There's a new wrinkle when it comes to the fees credit-card issuers charge when you use your card overseas.
It used to be that the only fee Visa and MasterCard charged was 1 percent, to convert purchases made in a foreign currency to dollars for billing purposes. However, in March, they quietly began tacking on an additional 2 percent surcharge on all credit-card purchases made outside the US.
It's a growing trend, and one bank in San Francisco hiked its currency conversion surcharge to 5 percent last spring. Airline affinity cards are jumping in as well, with currency-conversion fees ranging from 2 percent to 3 percent for cards issued by FirstUSA.
Consumer Reports Travel Letter put it in perspective - if you charge $3,000 in a week for transportation, hotel rooms, meals, gifts, etc. while abroad, that is a hefty extra $90 in currency-conversion charges.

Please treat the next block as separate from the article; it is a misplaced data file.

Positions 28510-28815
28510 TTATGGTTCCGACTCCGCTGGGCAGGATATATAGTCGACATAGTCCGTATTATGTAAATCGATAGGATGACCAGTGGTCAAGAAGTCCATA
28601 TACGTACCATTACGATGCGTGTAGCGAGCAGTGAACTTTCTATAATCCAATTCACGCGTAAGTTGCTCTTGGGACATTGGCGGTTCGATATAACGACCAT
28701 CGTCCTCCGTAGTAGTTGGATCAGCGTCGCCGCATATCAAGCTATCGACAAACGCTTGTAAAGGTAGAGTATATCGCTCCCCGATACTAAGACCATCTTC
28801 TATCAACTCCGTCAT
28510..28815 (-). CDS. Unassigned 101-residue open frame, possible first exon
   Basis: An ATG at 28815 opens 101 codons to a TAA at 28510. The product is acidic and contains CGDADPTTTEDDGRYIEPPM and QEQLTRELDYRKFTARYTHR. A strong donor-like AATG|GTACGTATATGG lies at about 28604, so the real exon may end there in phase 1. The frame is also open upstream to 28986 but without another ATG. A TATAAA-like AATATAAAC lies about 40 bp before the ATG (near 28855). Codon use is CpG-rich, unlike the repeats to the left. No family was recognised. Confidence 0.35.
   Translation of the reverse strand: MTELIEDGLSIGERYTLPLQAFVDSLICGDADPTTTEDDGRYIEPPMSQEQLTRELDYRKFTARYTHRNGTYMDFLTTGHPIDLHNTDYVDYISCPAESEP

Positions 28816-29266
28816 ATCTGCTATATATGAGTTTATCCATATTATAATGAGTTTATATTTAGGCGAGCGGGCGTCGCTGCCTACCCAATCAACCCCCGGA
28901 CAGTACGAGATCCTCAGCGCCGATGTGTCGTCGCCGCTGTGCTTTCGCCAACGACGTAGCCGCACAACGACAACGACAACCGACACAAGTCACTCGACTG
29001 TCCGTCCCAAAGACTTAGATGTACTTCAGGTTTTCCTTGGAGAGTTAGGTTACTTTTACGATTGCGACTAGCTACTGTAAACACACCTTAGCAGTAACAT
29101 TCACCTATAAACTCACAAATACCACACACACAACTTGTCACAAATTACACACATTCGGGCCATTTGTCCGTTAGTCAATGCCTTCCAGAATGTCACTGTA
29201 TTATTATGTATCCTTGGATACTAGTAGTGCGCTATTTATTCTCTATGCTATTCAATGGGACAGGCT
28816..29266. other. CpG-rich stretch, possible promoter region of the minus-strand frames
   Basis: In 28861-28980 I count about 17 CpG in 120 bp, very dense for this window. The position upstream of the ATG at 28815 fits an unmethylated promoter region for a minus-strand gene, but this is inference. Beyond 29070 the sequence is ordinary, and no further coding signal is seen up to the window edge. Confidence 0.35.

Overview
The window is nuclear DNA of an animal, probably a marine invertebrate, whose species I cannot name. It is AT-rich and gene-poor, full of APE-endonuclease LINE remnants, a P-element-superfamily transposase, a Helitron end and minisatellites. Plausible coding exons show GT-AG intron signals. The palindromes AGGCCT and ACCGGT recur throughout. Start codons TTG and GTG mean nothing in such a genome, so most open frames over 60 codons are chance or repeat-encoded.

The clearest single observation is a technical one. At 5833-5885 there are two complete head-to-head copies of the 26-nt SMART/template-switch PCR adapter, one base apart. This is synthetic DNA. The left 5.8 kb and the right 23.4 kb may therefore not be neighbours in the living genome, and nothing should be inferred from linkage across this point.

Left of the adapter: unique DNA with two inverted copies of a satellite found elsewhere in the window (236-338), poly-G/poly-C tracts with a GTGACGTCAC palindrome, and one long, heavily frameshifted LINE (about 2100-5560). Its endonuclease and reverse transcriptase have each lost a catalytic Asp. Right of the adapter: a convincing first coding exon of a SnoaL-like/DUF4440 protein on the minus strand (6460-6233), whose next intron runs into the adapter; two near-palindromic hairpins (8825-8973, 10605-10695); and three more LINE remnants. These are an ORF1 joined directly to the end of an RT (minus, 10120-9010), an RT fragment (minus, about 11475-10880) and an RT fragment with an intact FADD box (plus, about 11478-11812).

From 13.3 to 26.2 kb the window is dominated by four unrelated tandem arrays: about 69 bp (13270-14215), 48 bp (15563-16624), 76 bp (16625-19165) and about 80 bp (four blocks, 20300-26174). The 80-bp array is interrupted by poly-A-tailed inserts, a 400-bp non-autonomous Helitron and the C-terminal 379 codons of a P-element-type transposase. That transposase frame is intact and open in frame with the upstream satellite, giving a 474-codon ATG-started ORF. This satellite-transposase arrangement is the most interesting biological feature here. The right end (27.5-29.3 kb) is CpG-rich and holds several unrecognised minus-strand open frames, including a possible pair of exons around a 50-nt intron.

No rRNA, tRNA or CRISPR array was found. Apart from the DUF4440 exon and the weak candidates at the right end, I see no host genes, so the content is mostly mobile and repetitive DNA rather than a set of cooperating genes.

Right now, the good news is that American Express and Diners Club are holding their conversion rate at 1 percent. Tip: Call your credit-card issuer before you leave the country to find out what its fees and surcharges are.
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